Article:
The survival of “old money” wealth among generations of heirs depends on what the heirs do with their share. In some cases, heirs have taken what they inherit and multiplied it by their industrious efforts. For example, Andrew Mellon built a dynasty with his inheritance from his wealthy father.

    In other cases, inheritors of great wealth have wasted it away, ending up with less than they inherited. Or they have chosen to spend their wealth and industry on philanthropic endeavors instead of building more wealth.

    How Many Generations Are Considered Old Money?

    “Old Money” is inherited wealth. But inherited money is not necessarily “old money.”

    Sam Walton was a self-made multi-billionaire and founder of the mega-retailers Walmart and Sam’s Club. As a result, Wal-Mart Stores, Inc became the world’s largest corporation in revenues, and Sam Walton became the richest person in America.

    Sam Walton died in 1992, leaving his net worth to his four children as well as a foundation. Each of his children received about $70 billion. Three of his children, first-generation inheritance, are still alive and together comprise the wealthiest among wealthy families. Despite their enormous inherited wealth, the Walton family is probably not considered “old money.”

    Social scientists generally agree that wealth must be sustained through more than three generations before being considered “old money”. That is, it doesn’t reach the social status accorded to owners of “old money” until it has aged for three or more generations.

    What Is New Money?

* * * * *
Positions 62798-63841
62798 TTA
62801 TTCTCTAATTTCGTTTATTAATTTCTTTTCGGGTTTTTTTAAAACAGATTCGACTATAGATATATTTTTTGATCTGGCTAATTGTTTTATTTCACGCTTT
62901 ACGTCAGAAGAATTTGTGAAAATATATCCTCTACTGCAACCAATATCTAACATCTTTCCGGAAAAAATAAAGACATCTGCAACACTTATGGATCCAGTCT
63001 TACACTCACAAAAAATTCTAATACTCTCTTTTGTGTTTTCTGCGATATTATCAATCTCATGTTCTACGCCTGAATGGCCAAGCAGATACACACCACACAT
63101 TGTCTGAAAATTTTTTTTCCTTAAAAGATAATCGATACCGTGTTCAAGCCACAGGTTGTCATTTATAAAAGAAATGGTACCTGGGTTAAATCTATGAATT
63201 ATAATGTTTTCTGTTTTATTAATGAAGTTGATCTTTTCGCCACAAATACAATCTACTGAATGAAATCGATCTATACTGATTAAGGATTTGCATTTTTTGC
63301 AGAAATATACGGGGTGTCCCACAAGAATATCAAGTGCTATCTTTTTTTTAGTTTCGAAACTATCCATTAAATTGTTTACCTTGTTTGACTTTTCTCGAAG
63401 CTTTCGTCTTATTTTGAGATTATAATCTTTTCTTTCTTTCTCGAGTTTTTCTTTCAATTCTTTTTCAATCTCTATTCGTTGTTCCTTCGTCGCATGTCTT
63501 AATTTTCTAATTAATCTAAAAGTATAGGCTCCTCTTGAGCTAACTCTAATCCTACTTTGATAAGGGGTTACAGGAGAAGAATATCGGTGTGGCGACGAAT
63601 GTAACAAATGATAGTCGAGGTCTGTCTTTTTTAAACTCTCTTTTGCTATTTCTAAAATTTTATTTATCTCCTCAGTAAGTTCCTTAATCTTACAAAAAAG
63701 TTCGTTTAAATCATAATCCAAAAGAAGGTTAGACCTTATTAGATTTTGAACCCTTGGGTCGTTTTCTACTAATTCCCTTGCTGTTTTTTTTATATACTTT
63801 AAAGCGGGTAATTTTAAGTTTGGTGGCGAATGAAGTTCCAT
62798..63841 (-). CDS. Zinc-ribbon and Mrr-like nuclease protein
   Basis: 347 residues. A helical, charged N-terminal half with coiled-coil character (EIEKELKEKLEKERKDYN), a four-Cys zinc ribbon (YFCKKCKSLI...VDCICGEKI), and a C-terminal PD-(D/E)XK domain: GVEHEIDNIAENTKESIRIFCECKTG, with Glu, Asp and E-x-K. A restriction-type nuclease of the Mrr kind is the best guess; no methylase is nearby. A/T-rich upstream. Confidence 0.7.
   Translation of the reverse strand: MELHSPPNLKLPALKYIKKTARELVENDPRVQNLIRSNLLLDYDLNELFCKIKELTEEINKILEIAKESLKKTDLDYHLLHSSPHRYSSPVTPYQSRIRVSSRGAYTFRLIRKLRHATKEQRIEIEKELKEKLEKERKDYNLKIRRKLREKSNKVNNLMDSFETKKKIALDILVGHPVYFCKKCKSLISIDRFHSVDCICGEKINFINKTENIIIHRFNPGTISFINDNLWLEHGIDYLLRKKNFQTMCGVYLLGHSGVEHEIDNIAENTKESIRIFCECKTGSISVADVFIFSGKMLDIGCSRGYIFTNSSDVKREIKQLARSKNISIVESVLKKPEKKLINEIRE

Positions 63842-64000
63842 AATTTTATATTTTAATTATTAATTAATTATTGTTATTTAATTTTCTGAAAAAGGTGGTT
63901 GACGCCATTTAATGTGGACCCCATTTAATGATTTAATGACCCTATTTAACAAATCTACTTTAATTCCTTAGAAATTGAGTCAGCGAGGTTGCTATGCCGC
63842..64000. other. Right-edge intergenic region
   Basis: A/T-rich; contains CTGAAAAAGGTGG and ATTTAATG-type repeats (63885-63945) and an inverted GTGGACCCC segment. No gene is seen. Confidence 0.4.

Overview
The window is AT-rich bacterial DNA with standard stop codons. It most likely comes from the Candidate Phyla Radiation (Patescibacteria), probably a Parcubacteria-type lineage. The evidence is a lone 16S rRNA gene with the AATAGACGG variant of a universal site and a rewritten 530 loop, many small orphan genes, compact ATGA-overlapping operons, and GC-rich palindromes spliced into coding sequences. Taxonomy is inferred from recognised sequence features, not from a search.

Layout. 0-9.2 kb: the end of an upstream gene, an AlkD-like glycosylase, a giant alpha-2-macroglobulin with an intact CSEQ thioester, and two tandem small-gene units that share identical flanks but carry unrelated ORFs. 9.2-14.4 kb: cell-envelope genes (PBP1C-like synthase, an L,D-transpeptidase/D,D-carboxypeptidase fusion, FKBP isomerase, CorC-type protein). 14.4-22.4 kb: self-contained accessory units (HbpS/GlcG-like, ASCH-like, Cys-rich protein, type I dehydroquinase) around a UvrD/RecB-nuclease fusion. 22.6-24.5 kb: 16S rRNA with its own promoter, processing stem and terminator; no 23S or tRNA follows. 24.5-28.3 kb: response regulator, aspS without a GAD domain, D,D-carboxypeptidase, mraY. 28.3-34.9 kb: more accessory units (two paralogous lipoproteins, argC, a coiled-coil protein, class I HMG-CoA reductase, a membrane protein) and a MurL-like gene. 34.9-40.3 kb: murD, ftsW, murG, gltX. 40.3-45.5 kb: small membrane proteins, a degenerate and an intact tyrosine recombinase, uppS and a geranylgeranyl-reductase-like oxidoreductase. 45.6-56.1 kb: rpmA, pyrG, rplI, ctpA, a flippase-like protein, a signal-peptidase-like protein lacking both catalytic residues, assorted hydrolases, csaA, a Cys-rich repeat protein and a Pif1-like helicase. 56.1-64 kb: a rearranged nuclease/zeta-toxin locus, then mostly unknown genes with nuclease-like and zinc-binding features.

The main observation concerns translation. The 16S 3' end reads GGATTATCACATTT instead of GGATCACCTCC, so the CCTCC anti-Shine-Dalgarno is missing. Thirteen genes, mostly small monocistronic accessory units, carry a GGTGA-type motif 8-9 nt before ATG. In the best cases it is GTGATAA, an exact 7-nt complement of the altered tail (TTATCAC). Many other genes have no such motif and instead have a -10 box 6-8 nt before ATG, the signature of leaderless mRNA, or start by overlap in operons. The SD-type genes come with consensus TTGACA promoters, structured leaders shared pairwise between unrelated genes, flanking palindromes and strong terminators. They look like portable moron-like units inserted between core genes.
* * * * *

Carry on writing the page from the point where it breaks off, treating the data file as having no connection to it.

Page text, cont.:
Simply put, new money is wealth that is not “old money”. It lacks one or both of two fundamental characteristics. It is not inherited. It has not aged for enough generations. It is typically self-obtained wealth.

    Of the Forbes top 15 wealthiest Americans, none are old money people. All are self-made individuals who created new money or first and second generational wealth.

    When Does New Money Become Old Money?

    Perhaps never. If it is not sustained and built on but rather dissipates or is squandered before it can survive multiple generations, new money will never see the day it is considered old money.

    On the other hand, in the hands of an aristocrat or nobleman, whose social station is established without the help of money or wealth, new money can become “old money” immediately. However, this is not likely to happen in America since America has no nobility class and minimal aristocracy.

    Is “New Money” An Insult?

    Nouveau riche are those who have recently become wealthy people. They are simply newly wealthy. They are typically held in contempt as wealthy people who have no class or good taste, common characteristics of “old money” or aristocracy.

    The newly rich are often held in contempt by both “old money” and lower classes alike. Old money people view the newly rich as boorish and the antithesis of good breeding. They are metaphorically looked down upon by old money because they are perceived as a lower class.